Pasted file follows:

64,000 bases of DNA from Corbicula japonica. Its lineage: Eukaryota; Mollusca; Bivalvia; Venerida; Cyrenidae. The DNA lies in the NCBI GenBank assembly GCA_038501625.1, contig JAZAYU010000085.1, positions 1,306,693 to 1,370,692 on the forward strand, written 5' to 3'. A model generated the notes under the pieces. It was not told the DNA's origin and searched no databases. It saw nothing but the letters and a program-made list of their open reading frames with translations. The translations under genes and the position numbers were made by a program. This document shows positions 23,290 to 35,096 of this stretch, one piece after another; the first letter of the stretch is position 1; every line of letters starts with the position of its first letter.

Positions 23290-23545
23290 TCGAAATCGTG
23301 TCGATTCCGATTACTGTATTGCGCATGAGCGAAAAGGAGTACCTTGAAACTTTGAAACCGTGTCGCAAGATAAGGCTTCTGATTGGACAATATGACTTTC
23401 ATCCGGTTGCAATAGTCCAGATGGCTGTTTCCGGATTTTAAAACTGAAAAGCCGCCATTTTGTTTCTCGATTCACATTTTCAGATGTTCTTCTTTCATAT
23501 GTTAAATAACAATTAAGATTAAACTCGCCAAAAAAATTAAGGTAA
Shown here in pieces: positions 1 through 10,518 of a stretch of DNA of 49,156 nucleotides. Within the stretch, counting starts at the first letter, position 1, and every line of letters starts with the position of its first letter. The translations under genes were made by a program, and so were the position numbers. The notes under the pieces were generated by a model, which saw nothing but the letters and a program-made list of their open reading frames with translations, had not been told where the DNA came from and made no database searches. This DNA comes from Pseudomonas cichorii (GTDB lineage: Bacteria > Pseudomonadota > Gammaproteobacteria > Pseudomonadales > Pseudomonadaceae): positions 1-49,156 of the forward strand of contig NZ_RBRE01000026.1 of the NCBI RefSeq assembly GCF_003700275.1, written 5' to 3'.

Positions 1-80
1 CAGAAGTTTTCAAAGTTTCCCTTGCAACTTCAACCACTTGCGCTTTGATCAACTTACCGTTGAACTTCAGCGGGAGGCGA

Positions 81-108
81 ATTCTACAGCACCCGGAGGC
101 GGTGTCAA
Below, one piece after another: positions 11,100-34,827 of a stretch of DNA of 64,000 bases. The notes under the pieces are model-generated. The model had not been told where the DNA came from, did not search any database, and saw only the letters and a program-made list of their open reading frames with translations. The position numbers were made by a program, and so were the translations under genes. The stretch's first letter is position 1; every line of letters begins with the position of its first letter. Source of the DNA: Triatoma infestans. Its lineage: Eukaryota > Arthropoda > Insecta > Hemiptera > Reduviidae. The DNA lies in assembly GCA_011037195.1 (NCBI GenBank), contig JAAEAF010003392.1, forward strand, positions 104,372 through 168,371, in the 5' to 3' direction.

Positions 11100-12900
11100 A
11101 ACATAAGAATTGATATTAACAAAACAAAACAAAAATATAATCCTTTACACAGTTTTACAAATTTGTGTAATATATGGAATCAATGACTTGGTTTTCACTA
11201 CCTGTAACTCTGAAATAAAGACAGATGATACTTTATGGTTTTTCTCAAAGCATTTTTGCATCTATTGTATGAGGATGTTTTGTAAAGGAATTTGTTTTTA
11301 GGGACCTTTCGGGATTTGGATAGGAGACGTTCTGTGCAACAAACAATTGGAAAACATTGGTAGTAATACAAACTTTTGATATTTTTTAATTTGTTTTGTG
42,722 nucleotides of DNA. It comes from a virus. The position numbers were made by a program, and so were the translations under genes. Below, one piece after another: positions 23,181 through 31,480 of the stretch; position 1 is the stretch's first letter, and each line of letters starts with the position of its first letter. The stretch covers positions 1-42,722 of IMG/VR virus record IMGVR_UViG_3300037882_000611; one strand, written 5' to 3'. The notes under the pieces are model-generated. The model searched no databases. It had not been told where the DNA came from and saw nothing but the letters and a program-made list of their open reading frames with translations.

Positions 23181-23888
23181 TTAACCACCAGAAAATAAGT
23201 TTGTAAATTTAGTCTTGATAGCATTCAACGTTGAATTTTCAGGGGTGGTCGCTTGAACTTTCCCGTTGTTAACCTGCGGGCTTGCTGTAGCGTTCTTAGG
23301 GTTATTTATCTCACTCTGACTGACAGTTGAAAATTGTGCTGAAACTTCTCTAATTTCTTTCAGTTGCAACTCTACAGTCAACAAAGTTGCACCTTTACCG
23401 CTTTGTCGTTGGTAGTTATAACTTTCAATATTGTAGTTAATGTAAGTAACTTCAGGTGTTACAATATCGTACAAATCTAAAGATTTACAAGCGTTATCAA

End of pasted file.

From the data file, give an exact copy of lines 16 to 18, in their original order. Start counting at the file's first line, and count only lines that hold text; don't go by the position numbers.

11101 ACATAAGAATTGATATTAACAAAACAAAACAAAAATATAATCCTTTACACAGTTTTACAAATTTGTGTAATATATGGAATCAATGACTTGGTTTTCACTA
11201 CCTGTAACTCTGAAATAAAGACAGATGATACTTTATGGTTTTTCTCAAAGCATTTTTGCATCTATTGTATGAGGATGTTTTGTAAAGGAATTTGTTTTTA
11301 GGGACCTTTCGGGATTTGGATAGGAGACGTTCTGTGCAACAAACAATTGGAAAACATTGGTAGTAATACAAACTTTTGATATTTTTTAATTTGTTTTGTG